More like this

Software

No, Microsoft: Your one-billion Windows 10 goal is just sad ... really sad

A victory worthy of a eulogy

Comment Targeting one million of anything is no longer cool, according to Facebook's Mark Zuckerberg. Only one billion will do.

It's not surprising, therefore, that Microsoft has set itself a billion-device goal for Windows 10. What is surprising is just how unambitious that goal is, given the computing giant's aspirations. Indeed, Microsoft may handily surpass its billion-device goal and still lose the market.

Of course, much depends on how Microsoft is adding up its billion. A billion ain't what it used to be.

As Neowin's Brad Sams reports, Microsoft set itself a billion-device goal at its Build 2015 conference. That is, one billion devices running Windows 10. PCs, tablets, and phones, not to mention the XBox One and IoT devices.

Given that mix, the goal, as Sams laments, "is obtainable and, in fact, is far from ambitious."

There are a few reasons for this, some of which Sams calls out, and others that he doesn't.

First of all, Windows 10 is best suited to its traditional PC homebase, as Windows watcher Paul Thurrott declares: "Windows 10 is most successful... on traditional PC form factors and on transforming devices like 2-in-1 PCs, where the primary interaction is with keyboard and mouse/touchpad."

Most PCs that ship today run Windows and, presumably, over time people will either upgrade (for free, in some cases) or simply buy new machines with Windows 10. Microsoft is well over 70 per cent of the way to its billion-device goal without breaking a PC sweat.

Yes, things are more challenging as we look to mobile. Take, for example, tablets, where Windows 10 offers an awkward fit, particularly in the case of mini-tablets, according to Thurrott, who (after extensive testing) claims: "Achieving success is time-consuming and complex, with no promise of a positive outcome."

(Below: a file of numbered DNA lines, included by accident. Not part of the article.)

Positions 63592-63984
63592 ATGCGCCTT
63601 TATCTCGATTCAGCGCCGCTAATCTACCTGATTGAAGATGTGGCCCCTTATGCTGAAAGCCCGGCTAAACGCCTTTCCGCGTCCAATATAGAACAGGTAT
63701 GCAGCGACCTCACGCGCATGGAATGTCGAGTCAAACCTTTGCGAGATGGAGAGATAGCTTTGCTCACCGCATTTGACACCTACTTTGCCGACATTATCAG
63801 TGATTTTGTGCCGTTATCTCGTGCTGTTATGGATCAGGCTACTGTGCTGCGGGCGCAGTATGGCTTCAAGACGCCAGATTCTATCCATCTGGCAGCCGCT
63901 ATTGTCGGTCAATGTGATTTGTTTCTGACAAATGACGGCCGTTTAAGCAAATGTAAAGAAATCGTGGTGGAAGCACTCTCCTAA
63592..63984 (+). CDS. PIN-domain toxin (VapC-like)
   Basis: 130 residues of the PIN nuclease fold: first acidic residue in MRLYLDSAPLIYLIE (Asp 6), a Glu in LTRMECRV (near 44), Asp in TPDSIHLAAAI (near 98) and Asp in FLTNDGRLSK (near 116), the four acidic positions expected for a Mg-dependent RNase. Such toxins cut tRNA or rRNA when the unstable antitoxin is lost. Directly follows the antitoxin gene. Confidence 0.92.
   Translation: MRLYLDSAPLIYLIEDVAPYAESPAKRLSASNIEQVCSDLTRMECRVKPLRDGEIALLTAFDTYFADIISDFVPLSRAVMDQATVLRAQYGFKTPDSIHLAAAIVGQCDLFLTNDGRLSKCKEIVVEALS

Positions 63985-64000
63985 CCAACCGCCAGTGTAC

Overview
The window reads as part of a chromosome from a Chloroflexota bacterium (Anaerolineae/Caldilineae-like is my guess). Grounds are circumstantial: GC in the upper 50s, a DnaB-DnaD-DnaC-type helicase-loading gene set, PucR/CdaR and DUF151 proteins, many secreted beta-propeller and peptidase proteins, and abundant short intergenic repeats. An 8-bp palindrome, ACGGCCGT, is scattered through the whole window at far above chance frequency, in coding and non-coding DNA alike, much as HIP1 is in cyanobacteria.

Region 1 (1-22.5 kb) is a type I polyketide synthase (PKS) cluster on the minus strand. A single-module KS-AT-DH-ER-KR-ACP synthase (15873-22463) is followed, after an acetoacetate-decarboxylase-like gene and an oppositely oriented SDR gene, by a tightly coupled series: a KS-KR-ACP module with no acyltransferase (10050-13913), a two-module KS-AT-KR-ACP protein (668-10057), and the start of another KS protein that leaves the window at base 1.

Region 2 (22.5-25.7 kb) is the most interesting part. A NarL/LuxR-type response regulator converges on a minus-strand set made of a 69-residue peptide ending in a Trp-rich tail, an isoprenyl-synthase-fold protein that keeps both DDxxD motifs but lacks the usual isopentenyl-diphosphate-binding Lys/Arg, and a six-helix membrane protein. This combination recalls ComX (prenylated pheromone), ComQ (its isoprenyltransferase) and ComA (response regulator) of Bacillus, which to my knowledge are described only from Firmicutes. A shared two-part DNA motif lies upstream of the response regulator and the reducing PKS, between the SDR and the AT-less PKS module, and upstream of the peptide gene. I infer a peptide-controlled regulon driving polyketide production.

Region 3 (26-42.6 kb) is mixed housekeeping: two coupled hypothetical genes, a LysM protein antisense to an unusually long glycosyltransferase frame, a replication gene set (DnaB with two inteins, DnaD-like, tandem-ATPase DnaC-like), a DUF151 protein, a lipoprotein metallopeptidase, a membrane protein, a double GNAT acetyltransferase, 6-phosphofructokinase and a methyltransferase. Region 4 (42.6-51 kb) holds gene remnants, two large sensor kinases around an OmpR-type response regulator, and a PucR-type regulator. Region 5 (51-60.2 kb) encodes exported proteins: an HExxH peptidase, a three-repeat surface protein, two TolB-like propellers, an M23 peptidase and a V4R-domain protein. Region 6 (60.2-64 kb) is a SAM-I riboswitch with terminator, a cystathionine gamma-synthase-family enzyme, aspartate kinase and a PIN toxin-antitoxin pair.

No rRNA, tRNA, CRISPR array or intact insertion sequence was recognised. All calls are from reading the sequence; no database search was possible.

Even if Windows 10 hums on tablets, that form factor doesn't show much more promise than PCs. Even Apple's iPad is in decline, as this Asymco chart illustrates.

Which leaves us with smartphones, a place that Windows 10 doesn't yet play, and won't for another year or so. From sources I've talked to, what Microsoft bills as "Windows 10 for mobile" isn't... Windows 10. Not yet, anyway. (And even if it is, you can only get it on a subset of lower-end phones that run Windows 8.1.)

For those able to get their hands on the purported Windows 10 preview, as The Register’s Andrew Orlowski calls out, expect: "A compromised UX, that too often is not one thing or another." Going further, he argues: "Windows on phones has gone backwards from Windows Phone 8.1. It's taken something that works and made it harder to use."

So even if it were true-blue Windows 10, it's not clear that this is a compliment.

Which is unfortunate, because for that billion-device number to mean anything, Microsoft really, really needs it to be relevant to phones.

Sponsored: Customer Identity and Access Management